Two of the nation's largest banking companies reported strong third-quarter earnings on Monday that far exceeded analyst's estimates.

NationsBank Corp., based in Charlotte, N.C., said profits quadrupled to $ 350 million over the level in the year-earlier period. The fourth-largest U.S. banking company recorded $99 million of nonrecurring gains, but also showed improved credit quality, wide net interest margins, and a gain in loan demand.

Chase Manhattan Corp. reported a 29% jump in third-quarter profits, to $ 176 million. The nation's sixth-biggest banking company said record trading revenues and robust interest income propelled the gain. The results translated into 94 cents a share, exceeding analysts' consensus of 79 cents a share, according to Zacks Investment Research.

In New England, Shawmut National Corp. used securities sales and other extraordinary gains to fuel profits of $13 million, more than five times those in its year-earlier third quarter. The company said cost-control efforts and higher net interest margins contributed to a rise in core earnings. NET CHANGE INCOME FROM 1991NationsBank $350 +332%ROA/ROE 1.22%/18.87%ChaseManhattan $176 +29%RROA/ROE 0.17%/12.00%ShawmutNational $13 +465%ROA/ROE 0.06%/ 0.99%Source: Company reports


The company's third-quarter profits of $1.36 a share is in comparison to a consensus estimate from analysts of $1.06 a share.

NationsBank, which has assets of $117.9 billion, recorded a $55 million after-tax gain from the sale of a mortgage servicing unit and pretax gains of $44 million on the sale of securities. Analysts said they were pleasantly surprised that the company did not have to offset these gains with other charges.

"It's a good quarter," said John Mason, an analyst with Interstate Johnson Lane in Atlanta. "Any time you come up with 30 cents more than expectations, you did good."

The company's loan loss provision fell 65% to $150 million from the level in the year-ago quarter, while met chargeoffs declined 50% to $141 million. Nonperforming assets of $2.45 billion were down 9% from non-performers in the year-earlier period and unchanged since the end of NationsBank's second quarter.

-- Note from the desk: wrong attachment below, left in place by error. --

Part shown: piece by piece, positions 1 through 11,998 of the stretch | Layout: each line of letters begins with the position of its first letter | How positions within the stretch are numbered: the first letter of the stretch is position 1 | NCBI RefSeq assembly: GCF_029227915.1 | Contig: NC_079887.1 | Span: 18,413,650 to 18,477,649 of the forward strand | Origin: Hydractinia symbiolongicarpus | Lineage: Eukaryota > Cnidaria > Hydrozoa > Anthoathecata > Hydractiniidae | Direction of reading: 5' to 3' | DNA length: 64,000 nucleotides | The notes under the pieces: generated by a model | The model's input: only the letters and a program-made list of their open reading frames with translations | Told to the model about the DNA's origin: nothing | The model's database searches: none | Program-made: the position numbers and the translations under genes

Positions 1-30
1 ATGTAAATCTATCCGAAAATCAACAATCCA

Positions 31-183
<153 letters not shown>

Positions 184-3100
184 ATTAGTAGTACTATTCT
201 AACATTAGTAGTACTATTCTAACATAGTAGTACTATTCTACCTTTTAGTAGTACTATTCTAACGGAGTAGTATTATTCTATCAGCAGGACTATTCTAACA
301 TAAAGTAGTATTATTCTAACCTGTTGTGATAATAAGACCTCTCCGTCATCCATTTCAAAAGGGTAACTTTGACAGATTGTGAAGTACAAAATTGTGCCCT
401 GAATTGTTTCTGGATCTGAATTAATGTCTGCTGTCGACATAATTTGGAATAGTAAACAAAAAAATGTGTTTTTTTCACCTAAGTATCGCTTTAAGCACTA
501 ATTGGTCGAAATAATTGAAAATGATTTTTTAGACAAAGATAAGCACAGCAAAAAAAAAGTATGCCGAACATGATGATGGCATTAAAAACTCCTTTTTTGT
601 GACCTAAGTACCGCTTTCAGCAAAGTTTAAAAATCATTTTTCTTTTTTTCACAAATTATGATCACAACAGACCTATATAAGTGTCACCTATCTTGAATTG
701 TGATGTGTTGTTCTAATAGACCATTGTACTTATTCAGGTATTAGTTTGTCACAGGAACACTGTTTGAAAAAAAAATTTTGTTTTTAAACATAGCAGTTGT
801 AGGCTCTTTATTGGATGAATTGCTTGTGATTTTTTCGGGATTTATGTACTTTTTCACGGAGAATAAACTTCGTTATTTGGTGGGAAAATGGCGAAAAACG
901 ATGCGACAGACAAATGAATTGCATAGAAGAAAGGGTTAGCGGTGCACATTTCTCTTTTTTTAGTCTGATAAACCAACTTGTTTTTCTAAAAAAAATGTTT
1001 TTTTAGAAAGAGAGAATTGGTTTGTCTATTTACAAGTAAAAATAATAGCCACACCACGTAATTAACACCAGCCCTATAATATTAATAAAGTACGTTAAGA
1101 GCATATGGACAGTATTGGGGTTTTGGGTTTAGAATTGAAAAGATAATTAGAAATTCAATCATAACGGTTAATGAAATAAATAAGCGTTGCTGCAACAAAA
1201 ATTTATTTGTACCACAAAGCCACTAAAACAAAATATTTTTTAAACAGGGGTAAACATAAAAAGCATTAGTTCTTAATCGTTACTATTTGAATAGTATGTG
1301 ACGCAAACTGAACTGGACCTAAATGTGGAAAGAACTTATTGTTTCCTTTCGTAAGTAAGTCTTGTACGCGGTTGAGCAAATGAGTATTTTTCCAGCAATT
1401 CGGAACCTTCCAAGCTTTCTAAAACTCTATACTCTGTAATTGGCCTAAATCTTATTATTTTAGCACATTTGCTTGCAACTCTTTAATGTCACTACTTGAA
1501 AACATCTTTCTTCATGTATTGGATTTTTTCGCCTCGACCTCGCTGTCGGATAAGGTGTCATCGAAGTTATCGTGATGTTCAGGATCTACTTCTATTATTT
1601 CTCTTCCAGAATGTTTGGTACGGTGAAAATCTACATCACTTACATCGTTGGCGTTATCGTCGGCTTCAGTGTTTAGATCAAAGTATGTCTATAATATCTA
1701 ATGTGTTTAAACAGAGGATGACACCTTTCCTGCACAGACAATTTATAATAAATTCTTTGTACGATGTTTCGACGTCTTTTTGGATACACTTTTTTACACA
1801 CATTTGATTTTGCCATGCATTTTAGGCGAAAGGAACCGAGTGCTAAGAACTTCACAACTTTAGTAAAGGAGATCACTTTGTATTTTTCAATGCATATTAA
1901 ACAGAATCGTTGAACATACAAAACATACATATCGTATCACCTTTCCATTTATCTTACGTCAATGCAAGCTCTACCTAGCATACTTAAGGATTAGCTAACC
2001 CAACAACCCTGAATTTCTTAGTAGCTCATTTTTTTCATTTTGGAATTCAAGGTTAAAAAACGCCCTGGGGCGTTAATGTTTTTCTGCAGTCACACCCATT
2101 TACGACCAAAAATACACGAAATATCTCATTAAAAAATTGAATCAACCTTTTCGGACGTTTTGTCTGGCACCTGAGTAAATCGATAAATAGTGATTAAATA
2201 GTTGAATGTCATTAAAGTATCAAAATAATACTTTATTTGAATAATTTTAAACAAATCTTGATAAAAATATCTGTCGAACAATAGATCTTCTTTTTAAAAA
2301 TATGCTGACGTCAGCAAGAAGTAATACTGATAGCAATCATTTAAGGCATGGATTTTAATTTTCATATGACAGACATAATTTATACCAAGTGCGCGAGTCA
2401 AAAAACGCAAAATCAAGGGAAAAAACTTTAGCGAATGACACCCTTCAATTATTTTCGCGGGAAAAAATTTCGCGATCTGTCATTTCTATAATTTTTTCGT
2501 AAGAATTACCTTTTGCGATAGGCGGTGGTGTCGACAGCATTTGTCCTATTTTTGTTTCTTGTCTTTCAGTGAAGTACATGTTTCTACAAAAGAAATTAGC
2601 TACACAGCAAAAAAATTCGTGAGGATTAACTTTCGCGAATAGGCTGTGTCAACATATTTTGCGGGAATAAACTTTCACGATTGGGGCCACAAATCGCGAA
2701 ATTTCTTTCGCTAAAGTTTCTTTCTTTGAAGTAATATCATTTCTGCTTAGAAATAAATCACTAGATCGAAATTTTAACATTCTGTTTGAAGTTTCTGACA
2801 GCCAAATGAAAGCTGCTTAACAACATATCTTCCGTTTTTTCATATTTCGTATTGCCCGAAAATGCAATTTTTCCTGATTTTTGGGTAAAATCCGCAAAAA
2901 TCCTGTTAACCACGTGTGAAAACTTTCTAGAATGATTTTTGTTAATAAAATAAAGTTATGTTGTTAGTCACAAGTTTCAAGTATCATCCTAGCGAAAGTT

The company said loan growth surged by $800 million. during the last three months by $800 million. Net interest income concurrently jumped 8% over the year-earlier quarter to $1 billion.

The company saw improvements in both commercial and consumer loan demand, said chief financial officer James H. Hance Jr. He also noted that loan payoffs fell below new volume for the first time in over a year.

Fee income was up from the year-earlier period by 16% to $514 million. Without the $55 million gain from the sale of the mortgage servicing unit, noninterest income rose by 3%.

Nationsbank's net interest margin gained five basis points from the second quarter, and 33 basis points from the year-ago quarter. Mr. Hance cited lower deposit costs as the key factor.

The positive trends pushed NationsBank's return on assets over the 1% mark for the first time since the company was created by the merger of NCNB Corp. and C&S/Sovran Corp. at the end of 1991.NationsBankCharlotteDollar amounts in millions (except per share)Third Quarter 3Q92 3Q91Net income $350.0 $81.0Per share 1.36 0.31ROA 1.22% 0.28%ROE 18.97% 4.41%Net interest margin 4.16% 3.83%Net interest income 1,059.0 978.0Noninterest income 514.0 444.0Noninterest expense 977.0 942.0Loss provision 150.0 430.0Net chargeoffs 141.0 280.0Year to Date 1992 1991Net income $911.0 $446.0Per share 3.59 1.87ROA 10.6% 0.52%ROE 17.27% 9.03%Net interest margin 4.05% 3.84%Net interest income 3,092 2,959Noninterest income 1,452 1,304Noninterest expense 2,899 2,816Loss provision 565 1,057Net chargeoffs 496.0 762.0Balance Sheet 9/30/92 9/30/91Assets $117,926 $116,601Deposits 80,447 90,070Loans 70,260 69,586Reserve/ 98.38% 85.35%Nonperf. loans/loans 3.46% 3.86%Nonperf. asset/asset 2.08% 2.32%Leverage cap. ratio 6.20% 5.46%Tier 1 cap. ratio 7.54% 6.66%Tier 1+2 cap. ratio 11.68% 10.33%


The New York company tempered its upbeat report by warning of "continued economic weakness" in the world economy, and particularly in U.S. commercial real state. Chase said it was "likely that the provision for possible credit losses will continue at relatively high levels."

Chase, which ended the quarter with $7.4 billion of domestic commercial real estate loans, set aside $320 million as a loss provision in the third quarter, up 20% from the level a year ago and 8.4% from the provision in the second quarter.